• Your interpretation resonates with you and the path you're following in life.
    • Interpreting your dreams adds something positive to your personal growth and emotional or spiritual fulfillment.
    • You enjoy working dream interpretation into your daily activities. There isn't much point continuing with it if you're not but if you are, it is a sign that you're growing more and more aware of your inner self through dream interpretation.
    • Interpreting your dreams improves your day, your activities, your life in general. It's an activity that brings you personal satisfaction.
    • You are able to find your own interpretations rather than simply accepting someone else's interpretation of dream symbols at face value, and you only rely on generalized interpretations as a building block on which you do most of the work.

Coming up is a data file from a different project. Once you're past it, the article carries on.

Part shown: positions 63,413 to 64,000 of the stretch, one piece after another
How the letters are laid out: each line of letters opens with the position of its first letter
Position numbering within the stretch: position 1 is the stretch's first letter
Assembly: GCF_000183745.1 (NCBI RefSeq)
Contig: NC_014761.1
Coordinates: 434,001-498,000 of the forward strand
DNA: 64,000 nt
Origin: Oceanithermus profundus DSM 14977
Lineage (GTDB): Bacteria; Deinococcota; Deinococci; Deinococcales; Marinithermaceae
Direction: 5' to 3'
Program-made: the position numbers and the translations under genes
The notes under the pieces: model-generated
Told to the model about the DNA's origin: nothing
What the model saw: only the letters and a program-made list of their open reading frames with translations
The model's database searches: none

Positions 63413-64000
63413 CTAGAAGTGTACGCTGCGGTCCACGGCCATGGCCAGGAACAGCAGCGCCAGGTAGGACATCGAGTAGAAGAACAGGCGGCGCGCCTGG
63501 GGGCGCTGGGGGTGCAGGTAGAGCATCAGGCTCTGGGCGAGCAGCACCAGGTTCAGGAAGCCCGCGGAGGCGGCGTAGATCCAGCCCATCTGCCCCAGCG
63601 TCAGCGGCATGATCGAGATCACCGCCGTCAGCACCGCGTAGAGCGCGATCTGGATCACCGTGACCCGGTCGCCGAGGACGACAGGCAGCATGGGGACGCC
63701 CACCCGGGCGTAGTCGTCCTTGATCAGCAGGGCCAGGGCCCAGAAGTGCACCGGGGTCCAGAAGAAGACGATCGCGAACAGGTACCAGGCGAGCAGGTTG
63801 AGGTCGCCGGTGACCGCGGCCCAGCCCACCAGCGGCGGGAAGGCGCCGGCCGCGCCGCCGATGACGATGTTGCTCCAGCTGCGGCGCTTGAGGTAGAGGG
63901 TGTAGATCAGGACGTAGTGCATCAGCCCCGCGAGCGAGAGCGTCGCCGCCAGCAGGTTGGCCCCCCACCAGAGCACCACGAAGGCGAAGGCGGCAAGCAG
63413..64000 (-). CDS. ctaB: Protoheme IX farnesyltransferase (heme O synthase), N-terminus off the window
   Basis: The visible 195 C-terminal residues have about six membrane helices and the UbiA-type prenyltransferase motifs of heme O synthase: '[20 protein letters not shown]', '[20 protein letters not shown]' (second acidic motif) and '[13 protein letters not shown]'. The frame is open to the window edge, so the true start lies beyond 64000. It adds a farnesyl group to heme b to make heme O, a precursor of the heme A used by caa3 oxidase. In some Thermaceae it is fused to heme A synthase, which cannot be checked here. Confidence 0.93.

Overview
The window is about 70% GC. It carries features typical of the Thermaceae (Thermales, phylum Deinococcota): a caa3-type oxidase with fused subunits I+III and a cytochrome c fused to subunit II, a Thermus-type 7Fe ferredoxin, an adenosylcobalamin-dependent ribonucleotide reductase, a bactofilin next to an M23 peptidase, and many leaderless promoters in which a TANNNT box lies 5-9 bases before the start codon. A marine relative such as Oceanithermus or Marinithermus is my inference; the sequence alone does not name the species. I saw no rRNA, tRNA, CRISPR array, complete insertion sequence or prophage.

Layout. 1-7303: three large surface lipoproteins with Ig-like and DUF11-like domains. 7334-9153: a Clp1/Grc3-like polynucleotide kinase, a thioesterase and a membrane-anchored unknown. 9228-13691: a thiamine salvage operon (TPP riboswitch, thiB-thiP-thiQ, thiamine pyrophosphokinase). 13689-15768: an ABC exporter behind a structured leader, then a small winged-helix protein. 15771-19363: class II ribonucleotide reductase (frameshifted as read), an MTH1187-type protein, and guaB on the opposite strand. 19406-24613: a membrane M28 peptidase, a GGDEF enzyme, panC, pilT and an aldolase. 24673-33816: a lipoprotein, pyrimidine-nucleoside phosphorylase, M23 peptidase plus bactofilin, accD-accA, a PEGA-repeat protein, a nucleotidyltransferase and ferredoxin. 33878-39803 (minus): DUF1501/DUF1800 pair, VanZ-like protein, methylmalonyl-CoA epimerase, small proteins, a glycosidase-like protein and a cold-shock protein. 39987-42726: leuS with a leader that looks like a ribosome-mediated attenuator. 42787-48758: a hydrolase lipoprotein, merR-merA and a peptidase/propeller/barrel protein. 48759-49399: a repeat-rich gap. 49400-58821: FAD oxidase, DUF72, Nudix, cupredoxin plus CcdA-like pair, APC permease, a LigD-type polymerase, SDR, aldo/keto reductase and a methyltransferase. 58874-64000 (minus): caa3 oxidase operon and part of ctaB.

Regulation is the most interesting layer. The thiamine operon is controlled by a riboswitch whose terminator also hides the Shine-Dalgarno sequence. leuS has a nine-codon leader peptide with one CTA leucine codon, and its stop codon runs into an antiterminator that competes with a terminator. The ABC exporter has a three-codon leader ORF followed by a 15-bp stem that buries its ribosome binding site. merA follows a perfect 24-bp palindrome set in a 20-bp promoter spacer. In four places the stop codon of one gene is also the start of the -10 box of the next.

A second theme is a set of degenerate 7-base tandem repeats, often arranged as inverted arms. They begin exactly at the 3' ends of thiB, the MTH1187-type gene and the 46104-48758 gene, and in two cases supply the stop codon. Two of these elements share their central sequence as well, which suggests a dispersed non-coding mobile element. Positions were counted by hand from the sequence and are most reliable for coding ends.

• Acting upon your dreams is not only becoming second nature, but is giving you good, positive results.
    • If it's not working for you, are you allowing yourself to get over the initial hurdles of confusion or skepticism before finally tossing in the towel on using dream interpretation as a means of self awareness?
Keep in mind, dreams are a subjective thing; murky at best, but always entertaining.


A very broad coverage on ways that you might interpret several of the most commonly shared dreams.


  • Practice is key. Each time you do this, you will get better at it.
  • Trust your instincts! If something seems important, it probably is. Try not to let your logical side take over.
  • Read the experts and understand their many varied approaches to dream analysis and interpreting strategies. Jungian analysts, in particular, have published a lot on dreamwork. Especially recommended are the works of Marie-Louise von Franz (see 'The Way of the Dream', 1988). It is important not to get too caught up in one way over another, however, as the jury is still out on what dreaming is all about. Which really means, that you're free to develop your own methods, theories and preferences!